| Juraj Chmiel|
| Václav Klaus|
| Václav Klaus
Czech Social Democratic Party
University of South Bohemia České Budějovice, Charles University
Jiří Ovčáček, Miloš Zeman, Jindřich Forejt, Václav Klaus, Peter Robejsek
Hynek Kmoníček (born 22 October 1962 in Pardubice) is a Czech career diplomat and one of the most prominent political voices of the Czech Republic. He currently serves as a Foreign Policy Advisor to Milos Zeman, President of the Czech Republic, and as Director of the International Department at the Office of the President. Previously, Kmoníček served as the Permanent Representative to the United Nations in New York; Ambassador to India; non-resident Ambassador to Bangladesh, Nepal, the Maldives and Sri Lanka; Ambassador to Australia and non-resident Ambassador to New Zealand, Cook Islands, Fiji, Solomon Islands, Kingdom of Tonga, Vanuatu, and Samoa. As a member of the UN General Assembly, Kmoníček served as Chairman of the Fifth Committee, which is responsible for administration and budgetary matters. Kmoníček worked in various posts under all three post-Communist presidents: Vaclav Havel, Vaclav Klaus, and now Milos Zeman. Foreign Minister Karel Schwarzenberg (later an unsuccessful presidential candidate ), once said, "My wish is to send Kmoníček further than to Australia, the best is to Mars."
Hynek Kmoníček Wikipedia
Hynek Kmoníček was born in Pardubice, at that time part of Czechoslovakia. He was graduated first from South Bohemian University, with majors in classical guitar and pedagogy, and later earned a degree in English language studies from Charles University. He also holds a degree in classical Arabic studies from Charles University. He finished his studies at the post-graduate program of modern history of the Middle East at the Hebrew University of Jerusalem (Young Jewish Leaders in Diaspora, Rothberg School of Overseas studies). At Hebrew university, his specialization was Islamic medieval mysticism. His graduation paper was titled "Al-Miraj of Abu Yazid al-Bistami" His political science graduation paper was titled "Historical development of Saudi-American relations from the beginning to the JFK era."
Kmoníček started his diplomatic career in 1995 as a desk officer at the Middle East Department of the Czech Foreign Ministry. In 1997, he became Director of the Middle East Department. Later in 1999, Kmoníček was promoted again, this time to the position of Director General of Asia, Africa and America. His last promotion came in June 1999, when he was named Deputy Minister, a position which he held until 2001. Kmoníček's portfolio in the position of the Deputy Minister were Czech bilateral ties with all non-EU countries, an area where he could fully use his knowledge of the social, cultural and historical background of Third World countries. In the period of 2001–2006, Kmoníček served as Czech Ambassador to the United Nations in New York. Between the years 2006–2009, he acted as Czech Ambassador in India, Bangladesh, Nepal, the Maldives and Sri Lanka. In 2009, he was appointed to the position of Deputy Foreign Minister for Legal, Consular, and Current Political Issues. After his removal from the position of Deputy Foreign Minister in July 2010, then-Foreign Minister Schwarzenberg subsequently nominated him for the post of Czech Ambassador in Australia. A longtime friend of President Milos Zeman, Kmoníček joined Prague Castle on 28 March 2013 as a Director of the Foreign Department of the Presidential Office. Shortly, he became the principle spin master behind the Castle foreign affairs policy. Kmoníček's clear-headed approach in several stormy TV discussions has repeatedly won him respect by influential political commentators in leading Czech newspapers. He is considered to be a key figure within the Zeman administration in advising the president on Middle Eastern, Asian and American affairs. There has been a great deal of media speculation about Kmoníček's nomination for position of Ambassador to the United States, what he has so far neither confirmed nor denied Over the years, Kmoníček has negotiated diplomatic solutions in cases like dealing with Czech drug smugglers overseas, or in which Czech nationals were jailed around the world. He negotiated with the Jewish community over the Jewish cemetery on Vladislavova Street in Prague. He was the key participant of the audit and reform of the Czech intelligence services. In the international media, he became known in connection with a never-verified meeting with 9/11 terrorist Muhamad Atta in Prague. For years, he provided an overview of arm sales and license procedures in the Czech Republic. He was a key player in the decision to help the Sri Lankan government during the civil war, which included arms and the air bridge to Jaffna. As ambassador, Kmoníček passionately helped Czech citizens who got in trouble overseas. A Czech scientist who recently discovered a new species of beetle named it after Kmoníček as a token of a gratitude. In human rights, Kmoníček was a principal player in diplomatic efforts to release former Czech finance minister Pilip and his friend from a Cuban jail. The case spanned over six months. The minister and his friend had been apprehended by the Cuban police while interacting with Cuban dissidents and political oppositions.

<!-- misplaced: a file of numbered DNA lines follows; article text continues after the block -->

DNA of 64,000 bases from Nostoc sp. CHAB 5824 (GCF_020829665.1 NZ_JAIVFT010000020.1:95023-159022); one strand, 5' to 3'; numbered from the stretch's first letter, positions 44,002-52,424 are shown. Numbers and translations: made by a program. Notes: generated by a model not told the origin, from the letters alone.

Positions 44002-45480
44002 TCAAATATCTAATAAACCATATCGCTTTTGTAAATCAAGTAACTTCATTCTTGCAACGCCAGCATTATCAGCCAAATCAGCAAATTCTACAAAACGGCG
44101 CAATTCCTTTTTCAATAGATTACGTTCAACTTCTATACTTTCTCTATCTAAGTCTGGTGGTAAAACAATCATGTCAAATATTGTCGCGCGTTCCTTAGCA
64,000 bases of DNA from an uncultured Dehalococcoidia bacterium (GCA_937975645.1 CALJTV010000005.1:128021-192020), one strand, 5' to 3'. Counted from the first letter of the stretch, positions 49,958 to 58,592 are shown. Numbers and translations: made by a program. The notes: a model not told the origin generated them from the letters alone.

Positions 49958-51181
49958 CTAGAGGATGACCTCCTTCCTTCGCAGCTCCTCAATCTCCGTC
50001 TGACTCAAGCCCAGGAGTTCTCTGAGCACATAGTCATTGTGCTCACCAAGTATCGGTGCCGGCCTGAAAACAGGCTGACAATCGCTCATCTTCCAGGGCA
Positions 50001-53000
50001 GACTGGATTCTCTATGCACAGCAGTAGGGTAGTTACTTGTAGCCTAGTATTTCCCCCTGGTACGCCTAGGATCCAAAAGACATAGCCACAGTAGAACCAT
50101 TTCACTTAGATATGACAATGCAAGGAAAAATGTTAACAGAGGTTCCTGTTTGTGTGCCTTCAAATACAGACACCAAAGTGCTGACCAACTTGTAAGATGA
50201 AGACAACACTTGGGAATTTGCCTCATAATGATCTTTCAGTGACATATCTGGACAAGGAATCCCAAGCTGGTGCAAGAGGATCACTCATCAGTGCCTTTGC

In his private time, Kmoníček is known as an enthusiastic cook and collector of documentary movies, world music and hot sauces from around the world. He also likes writing reviews for a number of art, culture and academic journals worldwide. Since 2015 he regularly writes foreign policy analysis for the biggest Czech daily MF Dnes as the external staff.
Hynek Kmoníček is a member of ČSSD (Czech Social Democratic Party), as one of the very few ČSSD members at the castle he is considered to be a negotiator of relations between the prime minister, the foreign minister and the president.